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Teens Have Strong Misperceptions of Peers' Behavior

Teens Have Strong Misperceptions of Peers’ Behavior

Teens significantly overestimate their peers involvement in substance use and sexual behaviors, but underestimate the amount of time their peers spend studying or exercising, according to new research based at the University of North Carolina at Chapel Hill.

Since teens are sensitive to the judgment of their peers, researchers are working to better understand the role that ‘peer pressure’ truly plays during this vulnerable stage. The study sheds light on teen misperceptions of their peers’ behavior as well as the implications of this.

“This quest for identity can sometimes lead adolescents in the wrong direction,” said Geoffery Cohen, a co-author and professor at Stanford Graduate School of Education.

For the study, researchers reviewed the perceptions and behaviors of 235 10th grade participants at a suburban, middle-income high school. They followed a method commonly used in adolescent research, in which five reputation-based groups were identified: socially-oriented populars, athletically-oriented jocks, deviant-oriented burnouts, academically-oriented brains, and students who were not strongly affiliated with any specific crowd.

Jocks and populars ranked higher in likability than burnouts and brains, and were therefore identified as ‘high-status.’

“Adolescents tend to conform to stereotypes that we have seen in the Breakfast Club, but those stereotypes do not exist as dramatically as we once thought,” said senior investigator Mitch Prinstein, John Van Seters Distinguished Professor of Psychology at University of North Carolina, Chapel Hill.

“The behavior of all types of kids are grossly misunderstood or misperceived by adolescents, not just the jocks and the populars but also the brains and the burnouts.”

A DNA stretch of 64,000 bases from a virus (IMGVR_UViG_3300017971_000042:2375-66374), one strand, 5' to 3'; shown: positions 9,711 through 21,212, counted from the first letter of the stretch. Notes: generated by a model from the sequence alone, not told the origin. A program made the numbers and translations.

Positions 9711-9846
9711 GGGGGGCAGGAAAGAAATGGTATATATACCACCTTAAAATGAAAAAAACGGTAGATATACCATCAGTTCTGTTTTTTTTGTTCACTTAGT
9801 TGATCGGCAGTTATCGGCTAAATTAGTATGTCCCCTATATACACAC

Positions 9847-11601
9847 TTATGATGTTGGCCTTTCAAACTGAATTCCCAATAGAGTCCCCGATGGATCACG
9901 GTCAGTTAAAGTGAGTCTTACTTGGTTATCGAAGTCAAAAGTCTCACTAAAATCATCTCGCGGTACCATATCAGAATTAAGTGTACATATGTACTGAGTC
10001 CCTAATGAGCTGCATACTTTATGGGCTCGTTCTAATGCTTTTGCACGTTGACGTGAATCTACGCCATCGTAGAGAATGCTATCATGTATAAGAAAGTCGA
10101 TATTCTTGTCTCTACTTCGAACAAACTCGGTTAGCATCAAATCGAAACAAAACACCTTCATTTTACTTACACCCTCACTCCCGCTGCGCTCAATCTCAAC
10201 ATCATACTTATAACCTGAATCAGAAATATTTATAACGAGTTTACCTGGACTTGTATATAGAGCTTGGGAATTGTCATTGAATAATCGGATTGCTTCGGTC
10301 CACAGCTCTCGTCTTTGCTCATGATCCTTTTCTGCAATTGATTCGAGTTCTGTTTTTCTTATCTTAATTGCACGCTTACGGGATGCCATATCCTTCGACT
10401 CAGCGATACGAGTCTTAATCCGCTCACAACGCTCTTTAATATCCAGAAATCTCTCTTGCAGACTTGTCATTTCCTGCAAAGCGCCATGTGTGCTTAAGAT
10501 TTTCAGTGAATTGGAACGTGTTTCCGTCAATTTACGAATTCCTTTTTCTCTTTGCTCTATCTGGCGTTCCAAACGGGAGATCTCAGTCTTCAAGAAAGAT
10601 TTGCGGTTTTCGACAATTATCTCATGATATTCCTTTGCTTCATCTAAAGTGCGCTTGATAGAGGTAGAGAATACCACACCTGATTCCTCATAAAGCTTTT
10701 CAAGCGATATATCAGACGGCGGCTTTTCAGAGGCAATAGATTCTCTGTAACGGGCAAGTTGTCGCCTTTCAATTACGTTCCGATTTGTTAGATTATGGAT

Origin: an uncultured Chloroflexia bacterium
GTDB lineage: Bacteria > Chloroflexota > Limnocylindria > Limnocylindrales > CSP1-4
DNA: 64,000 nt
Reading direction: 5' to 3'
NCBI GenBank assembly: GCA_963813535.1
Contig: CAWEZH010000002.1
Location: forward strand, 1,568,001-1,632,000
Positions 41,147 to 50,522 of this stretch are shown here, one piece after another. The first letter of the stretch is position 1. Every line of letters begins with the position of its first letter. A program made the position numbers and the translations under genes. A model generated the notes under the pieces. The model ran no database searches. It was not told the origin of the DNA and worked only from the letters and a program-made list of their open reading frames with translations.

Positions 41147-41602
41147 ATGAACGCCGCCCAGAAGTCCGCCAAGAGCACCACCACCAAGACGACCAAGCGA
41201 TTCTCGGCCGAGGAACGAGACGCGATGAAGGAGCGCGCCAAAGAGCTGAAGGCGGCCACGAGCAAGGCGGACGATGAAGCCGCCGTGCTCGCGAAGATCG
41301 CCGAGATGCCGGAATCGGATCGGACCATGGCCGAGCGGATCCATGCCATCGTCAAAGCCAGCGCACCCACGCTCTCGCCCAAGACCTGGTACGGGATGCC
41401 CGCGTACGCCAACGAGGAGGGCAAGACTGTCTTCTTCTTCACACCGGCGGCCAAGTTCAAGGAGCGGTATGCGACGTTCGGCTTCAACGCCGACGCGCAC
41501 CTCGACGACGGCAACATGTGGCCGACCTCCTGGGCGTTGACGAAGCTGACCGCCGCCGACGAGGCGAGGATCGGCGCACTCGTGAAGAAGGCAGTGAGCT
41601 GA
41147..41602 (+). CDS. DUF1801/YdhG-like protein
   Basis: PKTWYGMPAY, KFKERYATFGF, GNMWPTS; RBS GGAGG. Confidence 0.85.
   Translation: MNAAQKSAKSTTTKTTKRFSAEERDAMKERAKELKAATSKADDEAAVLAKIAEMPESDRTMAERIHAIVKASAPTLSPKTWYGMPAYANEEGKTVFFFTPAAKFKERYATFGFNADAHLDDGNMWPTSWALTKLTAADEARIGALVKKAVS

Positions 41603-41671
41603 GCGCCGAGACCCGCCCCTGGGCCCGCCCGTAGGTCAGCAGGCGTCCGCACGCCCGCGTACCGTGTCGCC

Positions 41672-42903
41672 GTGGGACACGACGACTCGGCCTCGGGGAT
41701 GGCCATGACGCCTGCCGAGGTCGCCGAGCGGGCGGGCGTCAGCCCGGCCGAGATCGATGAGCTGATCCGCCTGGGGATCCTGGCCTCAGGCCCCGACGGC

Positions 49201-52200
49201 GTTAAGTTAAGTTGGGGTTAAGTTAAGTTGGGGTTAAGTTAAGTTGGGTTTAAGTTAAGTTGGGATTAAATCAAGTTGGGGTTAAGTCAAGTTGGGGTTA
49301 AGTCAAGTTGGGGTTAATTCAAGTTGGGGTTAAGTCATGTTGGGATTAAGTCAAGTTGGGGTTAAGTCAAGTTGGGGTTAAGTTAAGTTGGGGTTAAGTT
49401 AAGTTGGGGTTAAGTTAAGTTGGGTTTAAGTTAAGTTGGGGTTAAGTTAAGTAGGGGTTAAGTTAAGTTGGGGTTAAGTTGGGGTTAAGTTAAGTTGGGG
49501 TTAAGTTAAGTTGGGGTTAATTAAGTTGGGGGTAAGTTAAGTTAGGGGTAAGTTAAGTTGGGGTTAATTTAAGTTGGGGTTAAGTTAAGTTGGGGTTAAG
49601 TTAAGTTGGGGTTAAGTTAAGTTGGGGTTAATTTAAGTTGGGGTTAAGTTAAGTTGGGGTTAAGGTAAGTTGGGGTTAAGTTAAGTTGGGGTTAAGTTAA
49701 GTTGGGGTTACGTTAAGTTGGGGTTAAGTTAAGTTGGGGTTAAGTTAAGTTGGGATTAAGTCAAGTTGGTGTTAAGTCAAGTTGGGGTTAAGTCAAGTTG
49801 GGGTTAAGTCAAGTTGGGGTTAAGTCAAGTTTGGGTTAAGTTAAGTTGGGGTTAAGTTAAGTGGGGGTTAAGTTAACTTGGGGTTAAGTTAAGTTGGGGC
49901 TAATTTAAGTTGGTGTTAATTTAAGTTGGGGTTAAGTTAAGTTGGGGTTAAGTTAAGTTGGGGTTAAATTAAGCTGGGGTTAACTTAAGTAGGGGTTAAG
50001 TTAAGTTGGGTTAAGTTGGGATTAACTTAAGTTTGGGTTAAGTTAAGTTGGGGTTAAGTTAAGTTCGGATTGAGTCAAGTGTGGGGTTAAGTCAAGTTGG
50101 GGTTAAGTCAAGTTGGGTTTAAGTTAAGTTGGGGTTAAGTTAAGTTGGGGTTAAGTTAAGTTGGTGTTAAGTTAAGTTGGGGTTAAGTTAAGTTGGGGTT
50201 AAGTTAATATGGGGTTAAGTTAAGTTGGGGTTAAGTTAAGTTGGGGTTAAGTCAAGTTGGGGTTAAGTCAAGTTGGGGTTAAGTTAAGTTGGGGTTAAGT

Students reported their engagement in a variety of behaviors confidentially, allowing researchers to compare the actual and perceived behavior of the groups. Each group expressed what the researchers called ‘gross misperceptions.’ Even teens in the high-status groups had exaggerated perceptions of their own group peers’ risky behaviors.

For example, populars reported that they smoked about 1.5 cigarettes a day in the past month, while others in- and outside their group thought they smoked three cigarettes a day. Jocks reported that they didn’t smoke much at all but others believed they smoked at least one cigarette per day.

Burnouts reported that they smoked about two to three cigarettes per day, but their peers estimated that they smoked a half-pack to a whole pack of cigarettes a day.

According to their peers’ perceptions, jocks not only smoked more, they binged on alcohol more and had more sex than what the jocks reported as their actual behavior.

Burnouts faced several misperceptions as well. While they did, in fact, smoke relatively more marijuana than other groups, they did not smoke nearly as much as what other students thought. The burnouts were also wrongly presumed to shoplift and damage property more frequently and study less than what they reported.

On the other hand, the brainy students studied on average only about half the time that their peers believed they did.

“The implications … are troubling,” said the researchers in the American Psychological Association journal. “Results suggest that adolescents have a caricatured perception of their peers’ behavior (perhaps especially so for high-status peers) and are influenced by those gross misperceptions.”

Source: University of North Carolina at Chapel Hill

Teenager dealing with peer pressure photo by shutterstock.

Teens Have Strong Misperceptions of Peers’ Behavior

Traci Pedersen

Traci Pedersen is a professional writer with over a decade of experience. Her work consists of writing for both print and online publishers in a variety of genres including science chapter books, college and career articles, and elementary school curriculum.

APA Reference
Pedersen, T. (2018). Teens Have Strong Misperceptions of Peers’ Behavior. Psych Central. Retrieved on November 30, 2020, from
Scientifically Reviewed
Last updated: 8 Aug 2018 (Originally: 9 Jan 2015)
Last reviewed: By a member of our scientific advisory board on 8 Aug 2018
Published on Psych All rights reserved.